ANDERSON COOPER, CNN CORRESPONDENT: She's clearly in pain. They discovered her early this morning. It's now a little past 12:00 and they're still digging. They're not clear how they're going to get her out. They only have this one shovel.

(voice-over): After being trapped for more than 18 hours, the men make a small hole and pull Dee (ph) out. She is alive. She is finally free.

"I felt that I would live," she says. "I wasn't scared. I wasn't scared of anything. People were dying below me. I could hear them, but I wasn't scared. My heart didn't skip a beat."

DAVE TOYCEN, PRESIDENT, WORLD VISION CANADA: It's overwhelming, the need. We basically have one day left supply of water, of blankets, of some of the basic things, medical supplies that we're distributing. And time's running out. We feel the urgency growing really minute by minute, every day.


AMANPOUR: And we'll be focusing first on Haiti this hour. And later we'll be discussing Iran. We'll have the heartbreaking story of three different Iranians and the notorious prison that brought them together.

But we start with Haiti, where the dead are piling up with, survivors are getting desperate, and time is running out.

Joining me now, Sir John Holmes, the U.N.'s emergency relief coordinator; David Rothkopf, a former Clinton administration official and once in charge of trying to bring economic development there; Joel Dreyfuss, whose homeland is Haiti and who is managing editor of the online magazine, "The Root"; and here in our New York studios as well, Police Commissioner Ray Kelly, who led the international police force in Haiti in the mid '90s and who's just returned from there.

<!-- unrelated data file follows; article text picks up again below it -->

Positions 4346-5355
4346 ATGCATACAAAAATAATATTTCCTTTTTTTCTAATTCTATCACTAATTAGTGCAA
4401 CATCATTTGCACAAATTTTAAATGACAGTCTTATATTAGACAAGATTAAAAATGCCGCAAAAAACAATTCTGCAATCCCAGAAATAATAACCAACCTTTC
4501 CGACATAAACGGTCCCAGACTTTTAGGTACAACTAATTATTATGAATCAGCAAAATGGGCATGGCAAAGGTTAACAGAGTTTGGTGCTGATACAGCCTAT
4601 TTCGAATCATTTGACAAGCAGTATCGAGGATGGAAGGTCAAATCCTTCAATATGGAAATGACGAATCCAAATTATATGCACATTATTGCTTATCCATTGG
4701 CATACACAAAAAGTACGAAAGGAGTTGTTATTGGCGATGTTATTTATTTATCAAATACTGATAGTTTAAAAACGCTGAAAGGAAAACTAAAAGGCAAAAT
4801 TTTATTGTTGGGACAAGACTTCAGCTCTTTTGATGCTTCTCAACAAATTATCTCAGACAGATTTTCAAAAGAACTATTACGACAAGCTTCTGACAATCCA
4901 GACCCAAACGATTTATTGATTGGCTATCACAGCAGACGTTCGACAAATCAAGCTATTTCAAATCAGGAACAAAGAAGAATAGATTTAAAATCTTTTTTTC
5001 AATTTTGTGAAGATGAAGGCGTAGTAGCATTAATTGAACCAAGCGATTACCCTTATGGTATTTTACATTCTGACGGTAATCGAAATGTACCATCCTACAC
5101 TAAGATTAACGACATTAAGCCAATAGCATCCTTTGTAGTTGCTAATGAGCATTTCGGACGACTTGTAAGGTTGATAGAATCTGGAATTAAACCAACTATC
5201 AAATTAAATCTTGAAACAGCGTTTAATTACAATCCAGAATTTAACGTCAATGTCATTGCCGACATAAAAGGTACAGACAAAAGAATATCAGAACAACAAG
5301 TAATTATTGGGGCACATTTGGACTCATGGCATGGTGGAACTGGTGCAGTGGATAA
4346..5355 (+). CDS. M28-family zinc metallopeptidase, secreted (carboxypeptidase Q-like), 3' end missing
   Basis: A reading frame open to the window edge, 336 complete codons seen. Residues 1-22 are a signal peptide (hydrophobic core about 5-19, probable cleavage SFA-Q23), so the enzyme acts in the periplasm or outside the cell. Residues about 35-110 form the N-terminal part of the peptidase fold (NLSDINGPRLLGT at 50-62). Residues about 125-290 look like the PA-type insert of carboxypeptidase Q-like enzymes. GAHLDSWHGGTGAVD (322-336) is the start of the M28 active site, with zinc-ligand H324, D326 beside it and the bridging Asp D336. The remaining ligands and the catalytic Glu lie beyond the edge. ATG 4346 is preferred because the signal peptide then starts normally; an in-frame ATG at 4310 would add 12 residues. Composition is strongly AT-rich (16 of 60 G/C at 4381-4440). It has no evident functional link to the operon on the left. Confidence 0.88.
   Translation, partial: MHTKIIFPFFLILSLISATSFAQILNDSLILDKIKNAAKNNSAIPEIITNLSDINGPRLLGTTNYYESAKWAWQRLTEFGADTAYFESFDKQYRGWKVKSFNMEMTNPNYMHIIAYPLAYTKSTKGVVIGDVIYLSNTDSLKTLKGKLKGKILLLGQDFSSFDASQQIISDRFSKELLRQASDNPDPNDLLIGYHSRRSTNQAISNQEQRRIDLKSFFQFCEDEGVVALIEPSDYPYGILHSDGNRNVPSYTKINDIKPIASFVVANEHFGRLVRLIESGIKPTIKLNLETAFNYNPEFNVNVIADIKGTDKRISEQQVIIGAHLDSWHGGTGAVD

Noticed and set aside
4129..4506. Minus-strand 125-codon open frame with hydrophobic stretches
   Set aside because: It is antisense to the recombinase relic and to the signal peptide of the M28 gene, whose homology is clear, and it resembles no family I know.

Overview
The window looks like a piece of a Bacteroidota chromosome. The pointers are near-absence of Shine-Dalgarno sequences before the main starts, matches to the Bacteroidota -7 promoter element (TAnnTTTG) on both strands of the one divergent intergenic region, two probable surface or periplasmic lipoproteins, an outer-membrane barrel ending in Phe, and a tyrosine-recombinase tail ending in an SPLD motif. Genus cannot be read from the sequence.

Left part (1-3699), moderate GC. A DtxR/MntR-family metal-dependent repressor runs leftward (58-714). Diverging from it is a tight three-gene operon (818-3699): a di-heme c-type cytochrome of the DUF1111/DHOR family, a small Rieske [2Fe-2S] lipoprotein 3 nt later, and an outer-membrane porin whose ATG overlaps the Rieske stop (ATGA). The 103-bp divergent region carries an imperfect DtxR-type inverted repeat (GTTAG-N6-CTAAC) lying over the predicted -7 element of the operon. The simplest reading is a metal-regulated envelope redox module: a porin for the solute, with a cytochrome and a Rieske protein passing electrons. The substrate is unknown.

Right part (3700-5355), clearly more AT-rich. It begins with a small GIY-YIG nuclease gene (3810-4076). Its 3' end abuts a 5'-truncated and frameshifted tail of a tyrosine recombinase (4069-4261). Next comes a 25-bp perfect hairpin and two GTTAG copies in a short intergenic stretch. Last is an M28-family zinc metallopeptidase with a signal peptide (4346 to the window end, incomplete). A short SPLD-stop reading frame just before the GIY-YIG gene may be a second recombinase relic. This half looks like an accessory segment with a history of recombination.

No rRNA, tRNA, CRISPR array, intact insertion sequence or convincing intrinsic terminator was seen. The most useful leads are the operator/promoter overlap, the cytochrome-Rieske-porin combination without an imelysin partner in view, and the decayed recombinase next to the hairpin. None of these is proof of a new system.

Welcome, all of you gentleman. Thank you for being with us.

Can I go first to you? What were you doing just before and what is the most pressing need right now?

RAYMOND KELLY, POLICE COMMISSIONER, NEW YORK CITY: President Preval had asked me, actually about a year and a half ago, to go and do an assessment of training needs of the Haitian police. We were particularly focused on training for kidnapping, anti-kidnapping strategies and tactics.

Now, obviously, what we need, I think, still, is we've got to get rescue workers and the ability to save lives in there. We think there's still an opportunity, even though it's 72 hours, almost 72 hours. I think that's got to be job number one.

Secondly, we need to move those materials that are coming in from the airport into town. It's about five miles, for the most part, but it's a tough five miles, as you know. The roads are not good. Perhaps the helicopters from the Carl Vinson are going to be used to do precisely that.

AMANPOUR: Well, I was going to ask you about that. I can see helicopters on the ground, and I'm wondering why they're not airlifting supplies in, or at least the most critically damaged out to the outlying hospitals.

KELLY: Yes. I don't have the answer to that, but I think, also, you need to be organized on the ground and be able to receive it, because you'll start many disorders. It has to be done in an equitable, controlled fashion.

AMANPOUR: Let me ask you, Sir John, being in charge of the relief effort for the United Nations, trying to coordinate all the NGOs, what is hampering you? We know the roads are down, but is there any way to use the infrastructure that is there and that's coming in right now?